Tuesday, October 11, 2011

Will Bowyer be better at Michael Waltrip Racing?

One of the final major pieces of the 2011 Silly Season fell in place last week when Clint Bowyer finally announced he will be moving to the #15 Toyota for Michael Waltrip Racing in 2012.

But, is this a good move for Bowyer?

Ever since Bowyer broke into the Sprint Cup Series with Richard Childress Racing in 2006, he has been a fringe contender for the Chase. Some years he squeaks in and makes it, other years he misses by just a few points.

This year he missed by just a few points, but Childress couldn’t put together a sponsorship deal to keep Bowyer in the #33 so Bowyer will try his hand as the third car at Michael Waltrip Racing.

On the surface this looks like a win-win situation for everybody. Waltrip gets a high-profile driver that has consistently finished better than his current two drivers, David Reutimann and Martin Truex Jr, and Bowyer gets a fresh start after several up-and-down years for Richard Childress Racing.

However, people who think Bowyer is instantly going to be as much of a Chase contender next year as he has been in the past need to temper their enthusiasm. Just because he’s helping an organization expand and has full sponsorship doesn’t mean he’s going to succeed. Just ask Truex Jr.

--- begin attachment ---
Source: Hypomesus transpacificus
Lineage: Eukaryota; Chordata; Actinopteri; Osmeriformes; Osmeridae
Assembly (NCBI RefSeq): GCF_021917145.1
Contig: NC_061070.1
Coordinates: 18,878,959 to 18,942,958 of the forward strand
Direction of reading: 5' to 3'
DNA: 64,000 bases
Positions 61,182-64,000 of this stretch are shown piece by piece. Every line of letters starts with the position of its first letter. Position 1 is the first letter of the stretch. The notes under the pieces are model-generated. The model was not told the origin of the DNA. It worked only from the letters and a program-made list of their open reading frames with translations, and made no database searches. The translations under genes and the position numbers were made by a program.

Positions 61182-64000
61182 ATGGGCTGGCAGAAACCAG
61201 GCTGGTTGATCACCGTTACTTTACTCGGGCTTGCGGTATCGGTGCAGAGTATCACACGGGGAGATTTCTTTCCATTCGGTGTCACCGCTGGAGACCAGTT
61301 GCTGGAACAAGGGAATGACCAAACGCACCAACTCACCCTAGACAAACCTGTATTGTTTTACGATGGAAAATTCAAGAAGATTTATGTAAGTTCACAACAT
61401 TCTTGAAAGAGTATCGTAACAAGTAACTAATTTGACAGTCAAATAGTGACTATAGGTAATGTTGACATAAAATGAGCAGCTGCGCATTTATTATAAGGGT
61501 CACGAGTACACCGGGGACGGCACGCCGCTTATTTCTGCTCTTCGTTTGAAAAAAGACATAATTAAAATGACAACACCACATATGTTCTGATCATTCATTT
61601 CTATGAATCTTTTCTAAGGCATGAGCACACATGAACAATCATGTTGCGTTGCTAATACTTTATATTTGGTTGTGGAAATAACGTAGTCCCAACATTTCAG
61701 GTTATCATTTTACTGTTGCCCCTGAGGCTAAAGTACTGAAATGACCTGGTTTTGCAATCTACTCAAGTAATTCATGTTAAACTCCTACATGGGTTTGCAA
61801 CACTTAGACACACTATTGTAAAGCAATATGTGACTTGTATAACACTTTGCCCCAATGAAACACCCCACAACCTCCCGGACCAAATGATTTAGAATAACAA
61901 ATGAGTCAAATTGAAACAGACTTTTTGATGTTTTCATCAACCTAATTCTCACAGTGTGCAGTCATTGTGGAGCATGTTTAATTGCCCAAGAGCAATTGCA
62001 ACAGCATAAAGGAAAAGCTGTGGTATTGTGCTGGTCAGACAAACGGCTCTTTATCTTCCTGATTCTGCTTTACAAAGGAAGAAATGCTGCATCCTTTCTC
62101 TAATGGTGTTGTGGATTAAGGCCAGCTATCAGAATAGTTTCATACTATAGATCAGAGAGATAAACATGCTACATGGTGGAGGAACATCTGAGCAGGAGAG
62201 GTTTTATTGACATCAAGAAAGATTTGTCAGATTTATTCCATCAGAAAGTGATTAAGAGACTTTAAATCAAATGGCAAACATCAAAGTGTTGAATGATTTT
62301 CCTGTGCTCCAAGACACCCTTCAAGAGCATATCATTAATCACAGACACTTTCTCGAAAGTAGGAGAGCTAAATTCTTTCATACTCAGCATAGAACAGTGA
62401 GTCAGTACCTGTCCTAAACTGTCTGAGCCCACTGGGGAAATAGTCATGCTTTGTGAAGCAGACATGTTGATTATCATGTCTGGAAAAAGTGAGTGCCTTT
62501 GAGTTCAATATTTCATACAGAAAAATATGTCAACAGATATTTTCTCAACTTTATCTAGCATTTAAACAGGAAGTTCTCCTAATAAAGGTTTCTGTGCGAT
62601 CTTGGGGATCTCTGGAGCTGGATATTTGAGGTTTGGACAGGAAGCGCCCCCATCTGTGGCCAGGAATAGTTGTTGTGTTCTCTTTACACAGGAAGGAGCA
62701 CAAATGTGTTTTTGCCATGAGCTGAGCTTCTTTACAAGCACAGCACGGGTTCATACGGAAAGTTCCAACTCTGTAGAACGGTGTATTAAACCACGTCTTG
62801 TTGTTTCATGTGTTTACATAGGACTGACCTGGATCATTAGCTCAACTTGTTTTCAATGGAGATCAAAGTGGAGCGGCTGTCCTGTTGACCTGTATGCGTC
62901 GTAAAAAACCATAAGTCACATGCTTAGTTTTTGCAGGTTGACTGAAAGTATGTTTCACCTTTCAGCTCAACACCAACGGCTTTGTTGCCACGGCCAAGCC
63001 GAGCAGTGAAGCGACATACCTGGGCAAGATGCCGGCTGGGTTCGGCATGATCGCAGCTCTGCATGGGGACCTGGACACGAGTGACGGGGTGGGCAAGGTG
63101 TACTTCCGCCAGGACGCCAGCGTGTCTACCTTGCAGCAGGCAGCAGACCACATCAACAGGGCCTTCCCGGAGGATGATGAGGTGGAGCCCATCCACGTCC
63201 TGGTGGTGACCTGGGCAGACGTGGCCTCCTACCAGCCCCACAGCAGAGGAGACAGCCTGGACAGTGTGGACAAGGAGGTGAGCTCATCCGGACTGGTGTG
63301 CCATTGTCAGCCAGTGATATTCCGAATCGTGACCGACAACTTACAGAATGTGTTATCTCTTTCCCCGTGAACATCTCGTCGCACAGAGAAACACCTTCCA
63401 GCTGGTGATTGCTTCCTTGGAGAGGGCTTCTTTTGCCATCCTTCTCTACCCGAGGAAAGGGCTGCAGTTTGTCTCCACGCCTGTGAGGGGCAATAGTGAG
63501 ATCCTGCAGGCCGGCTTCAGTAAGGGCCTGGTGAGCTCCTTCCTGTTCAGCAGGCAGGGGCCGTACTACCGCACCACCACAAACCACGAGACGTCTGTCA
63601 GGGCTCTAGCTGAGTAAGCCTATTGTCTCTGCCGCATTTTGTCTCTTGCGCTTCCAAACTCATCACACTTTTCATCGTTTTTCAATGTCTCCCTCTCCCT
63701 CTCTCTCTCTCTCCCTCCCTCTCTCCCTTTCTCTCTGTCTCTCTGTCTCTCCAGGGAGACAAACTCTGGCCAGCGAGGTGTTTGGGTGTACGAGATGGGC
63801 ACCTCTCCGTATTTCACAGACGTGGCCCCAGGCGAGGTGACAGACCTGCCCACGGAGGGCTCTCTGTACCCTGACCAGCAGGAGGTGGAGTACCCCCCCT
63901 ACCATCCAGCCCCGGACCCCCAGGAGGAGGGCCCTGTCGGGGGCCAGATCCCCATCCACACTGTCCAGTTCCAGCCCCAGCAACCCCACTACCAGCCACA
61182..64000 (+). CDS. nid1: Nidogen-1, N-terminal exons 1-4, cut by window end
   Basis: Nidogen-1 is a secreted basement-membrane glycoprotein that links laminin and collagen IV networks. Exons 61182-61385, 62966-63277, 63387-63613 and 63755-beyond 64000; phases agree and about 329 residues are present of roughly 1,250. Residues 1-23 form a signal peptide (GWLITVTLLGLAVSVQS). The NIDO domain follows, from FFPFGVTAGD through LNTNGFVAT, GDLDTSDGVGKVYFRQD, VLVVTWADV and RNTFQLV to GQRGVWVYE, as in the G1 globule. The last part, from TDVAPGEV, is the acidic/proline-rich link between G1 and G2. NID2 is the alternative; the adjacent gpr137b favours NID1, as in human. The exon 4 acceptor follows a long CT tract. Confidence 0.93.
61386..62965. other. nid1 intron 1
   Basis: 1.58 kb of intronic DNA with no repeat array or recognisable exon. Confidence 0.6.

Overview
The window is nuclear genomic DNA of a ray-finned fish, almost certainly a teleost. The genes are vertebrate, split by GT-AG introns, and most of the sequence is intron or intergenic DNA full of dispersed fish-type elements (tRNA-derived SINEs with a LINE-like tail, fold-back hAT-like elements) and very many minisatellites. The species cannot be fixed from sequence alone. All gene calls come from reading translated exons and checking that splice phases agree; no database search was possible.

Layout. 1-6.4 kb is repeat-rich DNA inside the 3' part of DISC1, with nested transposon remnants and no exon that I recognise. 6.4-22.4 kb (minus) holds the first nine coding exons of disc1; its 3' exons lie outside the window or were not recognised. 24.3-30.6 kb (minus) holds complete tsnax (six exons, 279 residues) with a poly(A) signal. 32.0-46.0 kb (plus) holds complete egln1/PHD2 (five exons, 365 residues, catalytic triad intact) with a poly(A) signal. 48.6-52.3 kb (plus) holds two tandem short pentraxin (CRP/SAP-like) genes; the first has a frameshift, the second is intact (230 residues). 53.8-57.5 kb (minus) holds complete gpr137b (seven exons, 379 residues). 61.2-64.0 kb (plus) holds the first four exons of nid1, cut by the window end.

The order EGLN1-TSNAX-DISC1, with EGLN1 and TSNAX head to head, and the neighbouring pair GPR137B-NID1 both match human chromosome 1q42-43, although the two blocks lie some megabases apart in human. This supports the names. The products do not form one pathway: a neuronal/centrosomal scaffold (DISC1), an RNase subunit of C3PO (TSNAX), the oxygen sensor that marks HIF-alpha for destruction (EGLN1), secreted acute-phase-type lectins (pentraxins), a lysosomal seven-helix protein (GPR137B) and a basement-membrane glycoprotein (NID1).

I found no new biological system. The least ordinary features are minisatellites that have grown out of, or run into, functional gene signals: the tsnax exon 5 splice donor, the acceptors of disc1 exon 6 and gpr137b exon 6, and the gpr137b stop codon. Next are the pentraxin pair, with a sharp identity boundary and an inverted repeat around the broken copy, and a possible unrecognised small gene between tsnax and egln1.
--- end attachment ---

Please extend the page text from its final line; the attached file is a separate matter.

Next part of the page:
The driver of the #56 car hasn’t won a race since joining MWR in 2010 and finished 22nd in the points standings.

Michael Waltrip Racing is still a young organization and growing each year, but this isn’t a group that has consistently won. In fact, it has hardly won at all.

Reutimann won at Chicago in 2010, but his best points finish was 16th in 2009. He and Truex Jr. are currently 28th and 22nd in the standings, respectively.

So, Bowyer is leaving an organization that has won 10 times in the past two years and had drivers contend for the championship to a team that has won one race in the past two years and has yet to put a team in the Chase.

Sure, it’s nice to think Bowyer will help raise the performance level at MWR, but many people hailed Truex Jr.’s move to the #56 in the same way. Granted, Bowyer has had more success in his career than Truex Jr., but it is going to be an uphill climb for the new #15 team.

Bowyer may have had to move because Childress couldn’t field a car for him next year, but he and the #15 have a lot of work to do just to maintain the performance Bowyer had at RCR.


  1. I'm not concerned with Bowyer's ability to drive. I am concerned with the ability of MWR to put a car under him that can compete.

    Bowyer basically got thrown under the bus at RCR due to not being "family".

  2. Anonymous - I would agree. Jeff Gordon gave Bowyer rave reviews the other day and said he was shocked RCR didn't keep Bowyer.